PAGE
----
We also have boas that serve as animal ambassadors, visiting schools, hospitals, nursing homes, television studios, and classes and parties at the Zoo. When an education program needs a large, easily seen reptile at the San Diego Zoo, Manja is the man! He's a Madagascar ground boa. Born in 1996 at the Fort Worth Zoo in Texas, he came to the San Diego Zoo two months later and is named for a city in the part of Madagascar where these ground boas are found. He's nearly 20 pounds (9 kilograms) and over 6 feet (1.8 meters) long and so strong that he's usually brought out by two people to greet our visitors.
Manja is special for many reasons: he's only one of 32 Madagascar ground boas living in the US and the only one we know of who works as an ambassador! It's not often that people get to meet such a big snake and learn about one first hand, so he’s an ambassador for all snakes, helping teach people about the their important place in the web of life.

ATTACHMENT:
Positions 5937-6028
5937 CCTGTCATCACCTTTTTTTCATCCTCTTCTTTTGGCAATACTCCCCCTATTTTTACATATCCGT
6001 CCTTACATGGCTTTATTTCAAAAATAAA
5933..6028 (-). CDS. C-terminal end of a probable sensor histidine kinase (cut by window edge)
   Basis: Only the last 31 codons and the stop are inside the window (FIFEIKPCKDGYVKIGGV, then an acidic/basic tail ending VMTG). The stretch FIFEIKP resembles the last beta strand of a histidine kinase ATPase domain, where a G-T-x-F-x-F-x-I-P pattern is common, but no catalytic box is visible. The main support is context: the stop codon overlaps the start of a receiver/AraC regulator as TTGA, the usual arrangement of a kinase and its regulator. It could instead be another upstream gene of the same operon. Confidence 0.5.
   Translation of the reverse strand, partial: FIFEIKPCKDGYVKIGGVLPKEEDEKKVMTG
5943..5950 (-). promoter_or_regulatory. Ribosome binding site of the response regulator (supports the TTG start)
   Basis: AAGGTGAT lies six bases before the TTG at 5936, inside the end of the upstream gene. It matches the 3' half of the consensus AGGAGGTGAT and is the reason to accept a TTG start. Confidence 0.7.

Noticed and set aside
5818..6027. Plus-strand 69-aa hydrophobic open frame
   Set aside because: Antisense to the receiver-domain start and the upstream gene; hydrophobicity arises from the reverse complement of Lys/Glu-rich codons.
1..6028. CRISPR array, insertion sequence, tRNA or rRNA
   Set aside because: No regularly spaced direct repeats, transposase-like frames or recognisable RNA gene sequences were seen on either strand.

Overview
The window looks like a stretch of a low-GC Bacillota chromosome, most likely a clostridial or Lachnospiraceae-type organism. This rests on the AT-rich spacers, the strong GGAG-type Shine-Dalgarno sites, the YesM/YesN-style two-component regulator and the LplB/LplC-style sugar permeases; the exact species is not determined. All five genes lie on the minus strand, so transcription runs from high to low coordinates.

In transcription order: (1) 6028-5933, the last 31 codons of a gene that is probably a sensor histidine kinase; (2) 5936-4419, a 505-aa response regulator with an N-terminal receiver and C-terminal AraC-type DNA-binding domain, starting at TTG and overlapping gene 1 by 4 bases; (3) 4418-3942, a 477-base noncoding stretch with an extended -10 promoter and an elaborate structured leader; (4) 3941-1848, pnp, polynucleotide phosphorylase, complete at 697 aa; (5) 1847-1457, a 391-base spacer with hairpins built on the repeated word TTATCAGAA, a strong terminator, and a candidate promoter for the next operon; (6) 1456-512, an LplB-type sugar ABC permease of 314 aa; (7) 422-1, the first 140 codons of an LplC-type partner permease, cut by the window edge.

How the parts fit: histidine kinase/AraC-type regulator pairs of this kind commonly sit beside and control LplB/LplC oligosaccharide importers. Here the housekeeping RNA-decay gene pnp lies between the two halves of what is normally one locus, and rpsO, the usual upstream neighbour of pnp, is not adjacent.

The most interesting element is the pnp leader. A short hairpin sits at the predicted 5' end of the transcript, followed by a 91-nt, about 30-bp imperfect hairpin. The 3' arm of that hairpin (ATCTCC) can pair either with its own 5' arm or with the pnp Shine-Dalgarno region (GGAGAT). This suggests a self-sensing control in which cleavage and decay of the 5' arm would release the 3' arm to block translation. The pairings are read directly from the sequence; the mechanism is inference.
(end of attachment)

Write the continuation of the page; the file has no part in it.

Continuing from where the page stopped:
Two other boa ambassadors are Rosy, our rosy boa, who was born in 1962 and is still going strong, and Ruby, a red-tailed boa born in 2003.
The Turks and Caicos rainbow boa Epicrates chrysogaster is found only in the Turks and Caicos Islands and adjacent islands in the southern Bahamas of the Caribbean. Very little is published or known about this small, cryptic, constricting snake. It can reach 6 feet (1.8 meters) in length, but specimens this size are very rare, and the average adult size is slightly less than 3 feet (0.9 meters). Due to its small size, extremely docile temperament, and beautiful rainbow-like sheen, the species was heavily collected for the pet trade in the 1970s, raising concern for its survival in the wild.
Rainbow boa populations are now threatened by habitat destruction and introduced predators, including rats, cats, and dogs. A project began in 2009 to capture, measure, mark with PIT tags, and release the boas to document their daily and seasonal movements, habitat preferences, diet, reproduction, and sources of mortality. The information gathered can be used to make informed conservation and management recommendations for the islands where the species occurs.